Published: Friday, September 16, 2011
Updated: Friday, September 16, 2011 12:09
Since the program began last fall, book rentals at the LSC bookstore have become more popular and more readily available, with only minor problems.
"At first I was a little apprehensive because I wasn't sure if highlighting was allowed or if I'd ever remember to bring them back on the right day," said LSC senior Dani Drown, who rents as many books as she can from the bookstore. "But it's really worked out in my favor because most of the books I rent, I don't want to keep. It's saved me a lot of money."
Anita Little, manager of the bookstore, states that rented books can be written in, highlighted, and pages can be bent. She actually recommends that the students write in their rented books to put down their name and patron ID number so the book can be identified if it is lost or stolen.
Reasons that a student would be turned away at the time of the return and be made to be full price would be if the book had water damage, a broken binding, or, as Little has seen in more extreme cases, torn out or burnt pages.
Little compares the return policy to that of a rental car: "If you don't bring it back or bring it back damaged, you have to pay for it."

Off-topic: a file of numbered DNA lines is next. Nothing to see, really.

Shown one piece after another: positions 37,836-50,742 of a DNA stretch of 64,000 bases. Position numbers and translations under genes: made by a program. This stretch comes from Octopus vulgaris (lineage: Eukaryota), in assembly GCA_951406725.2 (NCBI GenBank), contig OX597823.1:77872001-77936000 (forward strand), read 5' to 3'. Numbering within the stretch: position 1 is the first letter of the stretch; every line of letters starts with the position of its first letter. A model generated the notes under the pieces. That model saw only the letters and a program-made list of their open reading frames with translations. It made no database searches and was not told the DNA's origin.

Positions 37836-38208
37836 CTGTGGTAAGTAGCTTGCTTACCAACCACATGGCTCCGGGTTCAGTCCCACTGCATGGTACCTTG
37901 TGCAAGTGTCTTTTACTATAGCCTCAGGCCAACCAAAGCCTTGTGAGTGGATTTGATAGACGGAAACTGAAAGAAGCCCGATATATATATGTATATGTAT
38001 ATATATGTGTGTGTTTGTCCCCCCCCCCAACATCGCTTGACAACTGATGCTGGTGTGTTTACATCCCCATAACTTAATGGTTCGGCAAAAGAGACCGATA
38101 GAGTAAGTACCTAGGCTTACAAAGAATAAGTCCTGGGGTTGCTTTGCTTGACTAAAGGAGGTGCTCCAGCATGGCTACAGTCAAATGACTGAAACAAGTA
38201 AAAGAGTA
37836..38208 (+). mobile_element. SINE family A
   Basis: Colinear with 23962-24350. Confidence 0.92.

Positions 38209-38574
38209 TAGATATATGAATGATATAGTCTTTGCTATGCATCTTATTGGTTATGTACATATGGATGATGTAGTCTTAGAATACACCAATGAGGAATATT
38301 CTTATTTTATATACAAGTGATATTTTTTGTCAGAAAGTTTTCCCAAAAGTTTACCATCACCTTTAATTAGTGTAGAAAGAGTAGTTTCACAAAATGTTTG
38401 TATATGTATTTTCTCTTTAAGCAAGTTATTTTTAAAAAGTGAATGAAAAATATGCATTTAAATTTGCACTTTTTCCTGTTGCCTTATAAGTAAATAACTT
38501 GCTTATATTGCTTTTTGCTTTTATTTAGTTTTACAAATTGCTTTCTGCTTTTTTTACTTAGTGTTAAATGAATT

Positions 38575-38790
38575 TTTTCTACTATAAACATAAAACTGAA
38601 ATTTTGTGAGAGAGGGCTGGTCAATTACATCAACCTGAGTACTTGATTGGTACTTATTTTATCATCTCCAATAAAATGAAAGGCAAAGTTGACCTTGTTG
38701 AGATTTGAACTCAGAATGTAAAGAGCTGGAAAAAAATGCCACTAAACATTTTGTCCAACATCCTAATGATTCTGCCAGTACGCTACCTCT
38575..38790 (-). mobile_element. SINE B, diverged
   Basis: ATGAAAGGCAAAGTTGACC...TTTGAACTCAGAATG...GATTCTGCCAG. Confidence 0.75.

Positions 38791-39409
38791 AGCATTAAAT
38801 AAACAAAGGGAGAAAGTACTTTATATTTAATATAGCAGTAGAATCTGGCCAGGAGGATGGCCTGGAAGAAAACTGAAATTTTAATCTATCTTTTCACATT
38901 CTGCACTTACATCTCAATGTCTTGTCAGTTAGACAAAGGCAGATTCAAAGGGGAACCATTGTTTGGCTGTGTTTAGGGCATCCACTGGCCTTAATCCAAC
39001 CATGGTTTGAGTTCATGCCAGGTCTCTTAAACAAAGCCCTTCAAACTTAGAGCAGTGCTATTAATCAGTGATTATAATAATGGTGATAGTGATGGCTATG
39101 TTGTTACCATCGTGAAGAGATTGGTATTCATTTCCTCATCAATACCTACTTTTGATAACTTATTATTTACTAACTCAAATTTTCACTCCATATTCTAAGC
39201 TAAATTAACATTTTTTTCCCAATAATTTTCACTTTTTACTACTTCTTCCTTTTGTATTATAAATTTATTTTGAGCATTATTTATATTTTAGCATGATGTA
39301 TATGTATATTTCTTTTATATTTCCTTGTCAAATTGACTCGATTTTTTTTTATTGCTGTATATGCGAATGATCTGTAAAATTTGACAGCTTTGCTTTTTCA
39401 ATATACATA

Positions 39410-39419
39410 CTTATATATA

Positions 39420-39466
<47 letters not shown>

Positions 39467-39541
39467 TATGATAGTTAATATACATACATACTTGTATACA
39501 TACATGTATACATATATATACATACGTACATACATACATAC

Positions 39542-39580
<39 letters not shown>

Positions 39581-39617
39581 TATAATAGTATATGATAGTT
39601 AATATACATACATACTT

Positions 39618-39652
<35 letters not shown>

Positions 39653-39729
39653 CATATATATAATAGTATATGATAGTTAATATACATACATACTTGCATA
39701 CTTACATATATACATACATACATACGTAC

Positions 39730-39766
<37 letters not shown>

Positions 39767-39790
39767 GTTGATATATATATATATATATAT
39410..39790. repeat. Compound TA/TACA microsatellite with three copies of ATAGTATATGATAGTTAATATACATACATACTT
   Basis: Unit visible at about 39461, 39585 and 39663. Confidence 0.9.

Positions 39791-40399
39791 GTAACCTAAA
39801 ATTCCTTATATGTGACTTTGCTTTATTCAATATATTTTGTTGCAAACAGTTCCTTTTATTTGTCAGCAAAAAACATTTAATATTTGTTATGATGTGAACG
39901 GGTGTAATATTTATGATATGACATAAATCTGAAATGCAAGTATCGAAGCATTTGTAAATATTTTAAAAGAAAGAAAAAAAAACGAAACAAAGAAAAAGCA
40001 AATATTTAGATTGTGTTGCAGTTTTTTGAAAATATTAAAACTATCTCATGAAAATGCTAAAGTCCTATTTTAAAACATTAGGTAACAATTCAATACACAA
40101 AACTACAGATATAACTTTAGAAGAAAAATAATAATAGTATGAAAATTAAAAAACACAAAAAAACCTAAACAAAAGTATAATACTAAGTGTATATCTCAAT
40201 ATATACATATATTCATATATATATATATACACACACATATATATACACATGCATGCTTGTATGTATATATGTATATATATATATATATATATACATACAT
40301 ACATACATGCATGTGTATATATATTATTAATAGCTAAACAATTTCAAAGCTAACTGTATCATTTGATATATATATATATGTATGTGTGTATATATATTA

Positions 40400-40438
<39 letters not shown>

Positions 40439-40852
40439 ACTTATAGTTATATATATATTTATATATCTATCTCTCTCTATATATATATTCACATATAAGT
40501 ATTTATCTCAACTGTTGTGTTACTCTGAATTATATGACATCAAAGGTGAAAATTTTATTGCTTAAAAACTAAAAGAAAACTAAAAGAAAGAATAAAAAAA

One of Drown's favorite new features for the rental books is the sticker that is placed on the front of the books reminding students when to bring them back, "because at the point at the end of the semester our brains aren't really working anymore."
Of all the books that were rented out last fall, the first semester of this program, only nine books were charged for the full price. Some of these books were too far damaged to be returned, while some students just never brought them back.
In order to rent books students need to create an account online by filling out a short form, be at least 18 years old, have a government issued ID, and present a credit or debit card which would be used as collateral.
"It was such an easy process that I barely even remember it," said Drown.
Little said the only reason that anyone would be denied a rental is if they had problems renting in the past, such as damaging or not bringing a book back.
LSC junior Phil Alexander says he's tried to sign up a total of four or five times, and is not able to rent books because of his rental account being "incomplete". Last year, after trying multiple times, he was finally able to rent books and he returned these on the due date without any problems.
However, this year he has given up after refilling the form out twice and still being told that his account was incomplete, even after receiving confirmation e-mails about his new account.
"I was much more patient with the program last year, because it was the first year," said Alexander. "Now I have to order off EBay or Amazon because new books are too expensive."
While there are still some slight wrinkles in the program, it is continually growing at LSC. This semester there are 137 titles available to rent; students renting these books are saving 50 percent of the original prices.